Friday, February 11, 2011

The Bounty Hunter's Pursuit of Justice

When felony defendants jump bail, bounty hunters spring into action. It’s a uniquely American system, and it works.

Excerpts: As printed in the 2011 Winter issue of the Wilson Quarterly

By Alex Tabarrok
Alex Tabarrok is Bartley J. Madden Chair in Economics at the Mercatus Center at George Mason University and director of research for the Independent Institute. He writes regularly with coauthor Tyler Cowen at the popular economics blog Marginal Revolution.

Article continued:

Nevertheless, I was apprehensive as I drove to Baltimore early one morning to try my hand at bounty hunting.

When Dennis and I meet, he hands me a photo showing our first fugitive of the day.  I'll be honest.  I was expecting to see a young African-American male.  What can I say?  It's Baltimore and I've seen every episode of The Wire.  But I'm surprised.  Taken a few years ago in better times, the picture shows an attractive young woman, perhaps at her prom.  She has long blond hair and bright eyes.  She is smiling.
We drive to the house where a tip has placed her.  It's a middle-class home in a nice suburb. Children's toys are strewn about the garden.  I'm accompanied by Dennis and two of his coworkers-a former police officer and a former sheriff's deputy.  One of them takes the back while Dennis knocks.  A woman still in her nightclothes answers.  She does not seem surprised to have four men knocking at her door this early in the morning.  She volunteers that we can search the house, and eventually we get the whole story from her.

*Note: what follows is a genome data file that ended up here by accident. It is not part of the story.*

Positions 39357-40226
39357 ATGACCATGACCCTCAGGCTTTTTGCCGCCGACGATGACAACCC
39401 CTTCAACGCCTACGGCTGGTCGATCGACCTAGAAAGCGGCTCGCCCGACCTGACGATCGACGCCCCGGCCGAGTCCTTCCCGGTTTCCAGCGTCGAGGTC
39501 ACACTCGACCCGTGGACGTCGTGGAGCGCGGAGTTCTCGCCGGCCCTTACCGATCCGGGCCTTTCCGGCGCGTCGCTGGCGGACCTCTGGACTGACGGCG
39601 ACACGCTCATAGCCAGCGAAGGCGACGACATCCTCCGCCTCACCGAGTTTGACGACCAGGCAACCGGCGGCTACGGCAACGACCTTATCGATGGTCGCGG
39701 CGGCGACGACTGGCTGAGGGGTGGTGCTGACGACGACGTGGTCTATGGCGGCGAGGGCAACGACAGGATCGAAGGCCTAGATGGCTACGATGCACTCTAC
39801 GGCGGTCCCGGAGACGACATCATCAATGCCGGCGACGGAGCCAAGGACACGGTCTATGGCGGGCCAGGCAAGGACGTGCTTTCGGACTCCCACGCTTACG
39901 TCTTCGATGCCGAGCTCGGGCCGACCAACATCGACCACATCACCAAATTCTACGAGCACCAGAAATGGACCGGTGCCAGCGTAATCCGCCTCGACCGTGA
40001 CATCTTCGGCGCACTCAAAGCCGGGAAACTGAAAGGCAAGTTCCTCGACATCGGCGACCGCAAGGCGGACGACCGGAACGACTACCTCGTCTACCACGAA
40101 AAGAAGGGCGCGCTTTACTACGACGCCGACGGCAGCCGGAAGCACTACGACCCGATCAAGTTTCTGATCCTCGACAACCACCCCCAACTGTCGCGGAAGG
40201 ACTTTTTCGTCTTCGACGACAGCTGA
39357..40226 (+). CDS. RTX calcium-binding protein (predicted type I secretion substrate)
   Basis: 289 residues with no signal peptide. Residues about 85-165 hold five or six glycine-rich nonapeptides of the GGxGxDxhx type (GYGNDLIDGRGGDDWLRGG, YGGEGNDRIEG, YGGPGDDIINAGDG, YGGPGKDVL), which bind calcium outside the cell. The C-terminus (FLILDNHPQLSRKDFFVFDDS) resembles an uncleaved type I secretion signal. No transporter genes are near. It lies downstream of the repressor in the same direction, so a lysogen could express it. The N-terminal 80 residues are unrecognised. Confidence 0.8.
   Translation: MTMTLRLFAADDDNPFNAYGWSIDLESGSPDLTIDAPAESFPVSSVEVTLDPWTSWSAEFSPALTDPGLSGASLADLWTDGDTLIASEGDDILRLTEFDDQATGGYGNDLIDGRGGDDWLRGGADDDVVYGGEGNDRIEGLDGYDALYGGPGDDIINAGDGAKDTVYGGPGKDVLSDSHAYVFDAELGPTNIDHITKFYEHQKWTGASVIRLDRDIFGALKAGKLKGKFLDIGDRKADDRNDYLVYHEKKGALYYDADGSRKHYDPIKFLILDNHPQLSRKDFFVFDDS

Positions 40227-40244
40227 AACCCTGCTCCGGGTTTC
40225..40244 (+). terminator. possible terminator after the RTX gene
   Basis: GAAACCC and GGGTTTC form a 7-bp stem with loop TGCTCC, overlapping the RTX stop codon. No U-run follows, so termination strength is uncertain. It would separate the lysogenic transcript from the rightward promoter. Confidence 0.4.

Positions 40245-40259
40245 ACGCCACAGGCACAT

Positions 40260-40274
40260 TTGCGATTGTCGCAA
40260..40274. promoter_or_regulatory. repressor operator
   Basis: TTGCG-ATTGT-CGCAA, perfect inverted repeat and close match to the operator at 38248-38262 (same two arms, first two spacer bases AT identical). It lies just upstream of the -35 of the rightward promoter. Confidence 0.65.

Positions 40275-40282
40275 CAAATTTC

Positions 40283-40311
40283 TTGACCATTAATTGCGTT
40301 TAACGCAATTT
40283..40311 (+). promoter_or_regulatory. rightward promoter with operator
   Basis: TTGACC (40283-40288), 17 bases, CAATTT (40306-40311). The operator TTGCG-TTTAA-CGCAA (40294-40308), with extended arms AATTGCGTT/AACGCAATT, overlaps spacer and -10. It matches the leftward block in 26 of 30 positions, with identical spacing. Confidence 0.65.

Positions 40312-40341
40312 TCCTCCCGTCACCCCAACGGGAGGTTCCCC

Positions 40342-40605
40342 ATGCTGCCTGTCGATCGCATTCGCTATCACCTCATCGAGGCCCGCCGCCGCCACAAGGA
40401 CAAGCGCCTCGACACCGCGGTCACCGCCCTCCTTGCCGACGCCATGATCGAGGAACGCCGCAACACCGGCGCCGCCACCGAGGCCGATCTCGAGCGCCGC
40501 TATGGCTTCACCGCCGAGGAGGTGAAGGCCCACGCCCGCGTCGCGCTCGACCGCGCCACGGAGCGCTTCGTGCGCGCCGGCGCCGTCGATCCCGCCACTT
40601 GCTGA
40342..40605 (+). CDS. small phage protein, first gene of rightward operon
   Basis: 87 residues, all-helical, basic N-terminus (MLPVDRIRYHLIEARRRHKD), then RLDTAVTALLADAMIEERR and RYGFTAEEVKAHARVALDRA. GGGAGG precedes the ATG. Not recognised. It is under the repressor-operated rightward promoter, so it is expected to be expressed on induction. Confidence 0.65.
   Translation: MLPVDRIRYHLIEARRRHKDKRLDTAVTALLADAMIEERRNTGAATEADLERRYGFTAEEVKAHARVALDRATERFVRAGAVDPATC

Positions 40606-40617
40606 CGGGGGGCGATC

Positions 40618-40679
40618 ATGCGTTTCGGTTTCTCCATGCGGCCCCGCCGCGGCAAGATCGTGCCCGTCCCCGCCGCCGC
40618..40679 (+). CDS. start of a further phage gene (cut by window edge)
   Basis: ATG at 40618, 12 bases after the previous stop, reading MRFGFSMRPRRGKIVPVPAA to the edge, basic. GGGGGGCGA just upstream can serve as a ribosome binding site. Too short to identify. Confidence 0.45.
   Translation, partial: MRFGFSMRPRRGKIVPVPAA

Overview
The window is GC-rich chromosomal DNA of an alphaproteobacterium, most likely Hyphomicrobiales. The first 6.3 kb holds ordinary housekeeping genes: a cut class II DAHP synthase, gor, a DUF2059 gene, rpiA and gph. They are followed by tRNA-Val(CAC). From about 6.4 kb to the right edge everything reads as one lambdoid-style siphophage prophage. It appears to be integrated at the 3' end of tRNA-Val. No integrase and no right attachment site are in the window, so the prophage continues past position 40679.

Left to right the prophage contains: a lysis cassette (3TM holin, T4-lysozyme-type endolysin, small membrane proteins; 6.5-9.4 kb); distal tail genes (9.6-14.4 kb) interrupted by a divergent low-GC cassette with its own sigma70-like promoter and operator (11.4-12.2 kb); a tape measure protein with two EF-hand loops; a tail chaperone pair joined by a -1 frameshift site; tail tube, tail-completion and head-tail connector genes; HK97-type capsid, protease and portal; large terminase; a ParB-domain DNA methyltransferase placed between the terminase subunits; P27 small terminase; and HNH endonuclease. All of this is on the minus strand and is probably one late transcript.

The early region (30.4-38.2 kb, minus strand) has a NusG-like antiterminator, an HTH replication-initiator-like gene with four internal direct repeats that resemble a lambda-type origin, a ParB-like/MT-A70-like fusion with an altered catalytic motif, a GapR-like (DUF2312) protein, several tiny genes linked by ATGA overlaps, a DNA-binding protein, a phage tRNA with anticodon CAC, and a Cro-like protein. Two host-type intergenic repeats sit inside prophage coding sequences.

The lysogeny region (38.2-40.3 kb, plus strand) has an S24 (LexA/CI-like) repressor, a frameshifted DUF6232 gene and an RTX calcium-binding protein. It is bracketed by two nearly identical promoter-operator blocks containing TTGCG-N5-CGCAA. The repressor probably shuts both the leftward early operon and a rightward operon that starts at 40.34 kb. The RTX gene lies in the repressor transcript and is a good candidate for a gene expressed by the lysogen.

"Chrissy," our fugitive, is the woman's niece.  Chrissy was at the house two days before and may return.  The once attractive young woman has had her life ruined by drugs.  Or she has ruined her life with drugs-sometimes it's hard to tell.  She is now a heroin addict whose boyfriend regularly beats her.  The aunt is momentarily shocked when we show her the photo. No, she doesn't look like that anymore-her hair is brown, her face is covered with scabs and usually bruised, and she weighs maybe 85 pounds.  "Be gentle with her," the aunt says, even though, she predicts, "she will probably fight."

The aunt gives us another location to scout: a parking lot where Chrissy and her mother are supposedly living out of a car.  We are about to leave when the aunt thanks us for being quiet, because there's a child in the house who was scared the last time the police came by.  The child is Chrissy's son.  We drive to the location and look for the car.  Dennis and his deputies see what looks like the vehicle and knock on one of the dirty windows, peering intently into the interior.  The car is empty.  Dennis and his deputies will return later.